A Friend Comes to Seoul

Last week was the third week of VIP, and one of my best friends in the world, Dhaval, came to visit right in the middle of the week. Glenn met him at the airport Wednesday afternoon and then I came down to Seoul and met them in Itaewon for dinner. We had the most delicious Korean dumplings ever and then hung out at the Hamilton hotel, where they were staying the night. I had to go back to Paju because I was working the next day… or so I thought. I felt horrible when I woke up Thursday and had to take a sick day because my throat was killing me. I also developed laryngitis and had no voice, anyway. Strangely, with all the throat-related problems I’ve had for almost a year now, this is the first time I’ve gotten laryngitis.

Glenn and Dhaval came up to Paju on Thursday and we went to dinner at a Korean BBQ restaurant. After that, we got dessert at a cafe in Heyri and ended up running into a few other EVers who joined us. The next day, Friday, I took another sick day because I still had laryngitis and we all went up to Odusan Unification Observatory, where Glenn and I had gone a couple of months ago on a tour organized by EV, where we were rushed through and didn’t get to go through the whole observatory. It was nice to be able to go and take our time to see everything; plus, the sky was much clearer and you could see a lot more stuff in North Korea! We used a coin-operated binocular machine and Dhaval was able to look over and see an actual North Korean in North Korea. It was pretty cool! Later on, Glenn was excited because he was able to buy North Korean wine in the gift shop. (He had buyer’s remorse later when he tried it only to discover it was possibly the worst-tasting drink he’s ever tried. I still think it’s cool he even got to buy wine that was made in North Korea.)

Before the observatory, we had gone to the Kimbap Changuk for lunch so that Dhaval could try kimbap (basically, Korea’s version of sushi). After the observatory, we went back to Seoul and checked into our hostel for the night in the City Hall area. We walked around there for a bit because there are plenty of sights to see, from a ton of cool buildings, to the larger-than-life statue of King Sejong, to the Gyeongbokgung Palace with a landscape of mountains in the background. We found another Korean BBQ restaurant for dinner, but it was hard to enjoy the food because the server was an impatient ajumma (old lady) who rushed us and hovered with an annoyed expression on her face. After dinner, we found a neat bar that specialized in beers and served unlimited popcorn. The guys enjoyed some drinks and then we walked down to Cheonggyecheon Stream, which is directly behind City Hall and looks really pretty at night. We hung out there for a little while before going back to the hostel and going to bed. I wasn’t doing too well because I felt lousy and had no voice, but I still had a great time and slept really well that night.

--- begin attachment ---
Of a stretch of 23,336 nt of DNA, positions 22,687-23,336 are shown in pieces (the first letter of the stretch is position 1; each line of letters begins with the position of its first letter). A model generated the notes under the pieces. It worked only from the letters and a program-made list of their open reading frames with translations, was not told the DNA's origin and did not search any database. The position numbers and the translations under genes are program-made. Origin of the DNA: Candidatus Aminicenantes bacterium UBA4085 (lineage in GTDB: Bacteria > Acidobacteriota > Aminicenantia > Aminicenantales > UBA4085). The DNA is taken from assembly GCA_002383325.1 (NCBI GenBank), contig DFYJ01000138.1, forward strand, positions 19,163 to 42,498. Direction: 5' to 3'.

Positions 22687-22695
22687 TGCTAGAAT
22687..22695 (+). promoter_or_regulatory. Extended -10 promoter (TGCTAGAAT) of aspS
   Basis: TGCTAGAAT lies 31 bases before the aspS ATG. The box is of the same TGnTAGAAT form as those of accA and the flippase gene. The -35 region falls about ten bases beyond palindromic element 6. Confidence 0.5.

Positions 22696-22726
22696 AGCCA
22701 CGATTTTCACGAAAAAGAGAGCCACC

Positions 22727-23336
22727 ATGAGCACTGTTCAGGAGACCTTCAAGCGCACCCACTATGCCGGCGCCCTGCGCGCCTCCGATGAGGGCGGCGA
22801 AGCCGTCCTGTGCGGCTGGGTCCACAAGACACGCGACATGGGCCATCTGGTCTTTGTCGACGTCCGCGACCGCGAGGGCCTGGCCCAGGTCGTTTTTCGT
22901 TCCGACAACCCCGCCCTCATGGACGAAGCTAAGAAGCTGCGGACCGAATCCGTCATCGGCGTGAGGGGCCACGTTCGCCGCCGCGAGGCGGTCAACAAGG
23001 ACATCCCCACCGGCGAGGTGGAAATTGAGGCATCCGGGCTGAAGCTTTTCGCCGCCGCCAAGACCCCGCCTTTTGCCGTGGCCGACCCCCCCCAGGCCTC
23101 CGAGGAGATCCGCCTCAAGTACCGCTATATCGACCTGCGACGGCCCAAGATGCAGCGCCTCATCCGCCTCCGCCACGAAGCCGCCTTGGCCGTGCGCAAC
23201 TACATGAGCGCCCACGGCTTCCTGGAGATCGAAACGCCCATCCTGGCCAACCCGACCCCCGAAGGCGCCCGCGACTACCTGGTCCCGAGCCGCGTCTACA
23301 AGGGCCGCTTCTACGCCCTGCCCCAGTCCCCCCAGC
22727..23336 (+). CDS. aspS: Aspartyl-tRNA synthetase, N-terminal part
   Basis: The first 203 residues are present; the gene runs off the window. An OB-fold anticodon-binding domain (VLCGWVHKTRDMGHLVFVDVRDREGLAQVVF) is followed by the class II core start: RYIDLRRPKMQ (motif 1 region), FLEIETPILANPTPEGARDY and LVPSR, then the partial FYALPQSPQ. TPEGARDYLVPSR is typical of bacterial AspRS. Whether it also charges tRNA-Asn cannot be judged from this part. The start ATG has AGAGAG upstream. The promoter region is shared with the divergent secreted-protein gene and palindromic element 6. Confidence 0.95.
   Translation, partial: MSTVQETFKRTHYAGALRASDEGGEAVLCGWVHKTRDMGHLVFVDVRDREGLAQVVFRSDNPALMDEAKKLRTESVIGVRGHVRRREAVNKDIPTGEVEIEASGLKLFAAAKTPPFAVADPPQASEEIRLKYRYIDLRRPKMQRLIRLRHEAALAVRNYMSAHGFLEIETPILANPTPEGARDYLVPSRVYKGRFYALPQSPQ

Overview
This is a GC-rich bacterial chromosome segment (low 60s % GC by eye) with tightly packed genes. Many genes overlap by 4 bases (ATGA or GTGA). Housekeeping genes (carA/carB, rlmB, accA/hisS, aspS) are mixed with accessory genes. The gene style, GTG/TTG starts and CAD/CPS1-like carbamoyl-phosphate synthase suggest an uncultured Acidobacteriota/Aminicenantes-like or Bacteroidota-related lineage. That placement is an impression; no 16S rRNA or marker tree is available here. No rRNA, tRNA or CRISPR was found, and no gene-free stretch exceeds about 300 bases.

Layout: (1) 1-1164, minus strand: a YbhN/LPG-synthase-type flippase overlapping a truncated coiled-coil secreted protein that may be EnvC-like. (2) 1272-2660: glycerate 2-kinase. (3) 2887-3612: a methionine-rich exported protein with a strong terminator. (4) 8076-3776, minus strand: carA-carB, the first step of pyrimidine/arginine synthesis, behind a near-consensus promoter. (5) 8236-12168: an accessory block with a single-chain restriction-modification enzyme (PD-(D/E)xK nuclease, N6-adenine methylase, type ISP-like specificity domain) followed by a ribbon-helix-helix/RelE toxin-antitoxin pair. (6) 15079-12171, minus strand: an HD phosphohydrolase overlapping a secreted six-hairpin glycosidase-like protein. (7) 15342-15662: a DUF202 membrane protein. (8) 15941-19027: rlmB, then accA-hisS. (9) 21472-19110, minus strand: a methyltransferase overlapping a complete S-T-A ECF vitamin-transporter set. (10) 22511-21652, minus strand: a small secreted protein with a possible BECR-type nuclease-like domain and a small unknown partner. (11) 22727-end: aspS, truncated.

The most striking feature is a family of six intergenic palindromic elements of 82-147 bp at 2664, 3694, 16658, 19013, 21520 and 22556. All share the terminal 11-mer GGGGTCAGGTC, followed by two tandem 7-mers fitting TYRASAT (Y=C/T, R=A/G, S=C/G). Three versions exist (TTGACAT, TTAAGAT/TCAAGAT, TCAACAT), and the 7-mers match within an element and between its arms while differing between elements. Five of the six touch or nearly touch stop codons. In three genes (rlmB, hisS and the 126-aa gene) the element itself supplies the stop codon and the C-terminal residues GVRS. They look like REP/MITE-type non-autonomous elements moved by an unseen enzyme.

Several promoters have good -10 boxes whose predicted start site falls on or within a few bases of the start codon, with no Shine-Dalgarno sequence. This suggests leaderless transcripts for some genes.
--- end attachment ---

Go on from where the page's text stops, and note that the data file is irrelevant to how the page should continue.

Saturday, we got up around 9:30am and checked out of the hotel an hour later. We went to a grocery store and bought various things to eat for breakfast before heading over to Gyeongbokgung Palace. We ended up spending more time at the palace than we had planned because it was a lot bigger than we had anticipated, and as we were trying to leave, we had to wait 10 minutes because the changing-of-the-guards ceremony was taking place and all of the exits were blocked for it. It was worth staying for, though, so we were glad that we got a chance to see it. Unfortunately, time was a little tight and after we got Dhaval’s luggage from the hostel and took the subway to Dongmyo Station, found where we needed to go, and grabbed a sandwich from 711 for lunch, the guys were already late for check-in at the temple stay.

Glenn and Dhaval stayed overnight at Myogaksa Temple, which is a Buddhist monastery that provides one-day programs as well as overnight programs. They checked in a little after 3:00pm and had an orientation, where they learned proper temple etiquette and did their first round of meditation. They had a delicious vegetarian buffet for dinner and did more meditating before bed at 9:30pm. Their Sunday started at 4:30am with more meditating and more learning about Buddhism in Korea. I had gone back to Paju Saturday afternoon and left at 7:45am Sunday morning to go back down to Seoul and meet them at the temple at 9:30am, which was their check-out time. Before leaving, they showed me around the temple and shared a little about what they had learned from the monks and nuns. It was quite an experience.

After leaving the temple, we went to Hongdae and met up with Dhaval’s other friend, Megha, who has been living, working, and studying in Seoul for 4 years. They hadn’t seen each other since 2007 and it was a lot of fun watching them catch up and getting to know Megha. She showed us around Hongdae and we first got lunch at another Korean restaurant, where Dhaval tried bibimbap, and then took us to another place for drinks. Glenn and I had to leave afterwards, because Glenn was going to be playing in the teacher talent show for VIP, so we bid farewell to Dhaval and left him with Megha for the evening. He leaves tomorrow, Monday, in the early afternoon.

It was a great visit! Even though I wasn’t feeling well at all, I had a really nice time and it was so refreshing to have a friend here from back home. It felt like a little mini-vacation, which was a much-needed break for me. I just wish that I didn’t have to go back to work tomorrow! (Luckily, this is the last week of VIP!)

I took a ton of photos, so please give them a look and feel free to leave comments!
View Photo Gallery

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2 Responses to A Friend Comes to Seoul

  1. Dhaval says:


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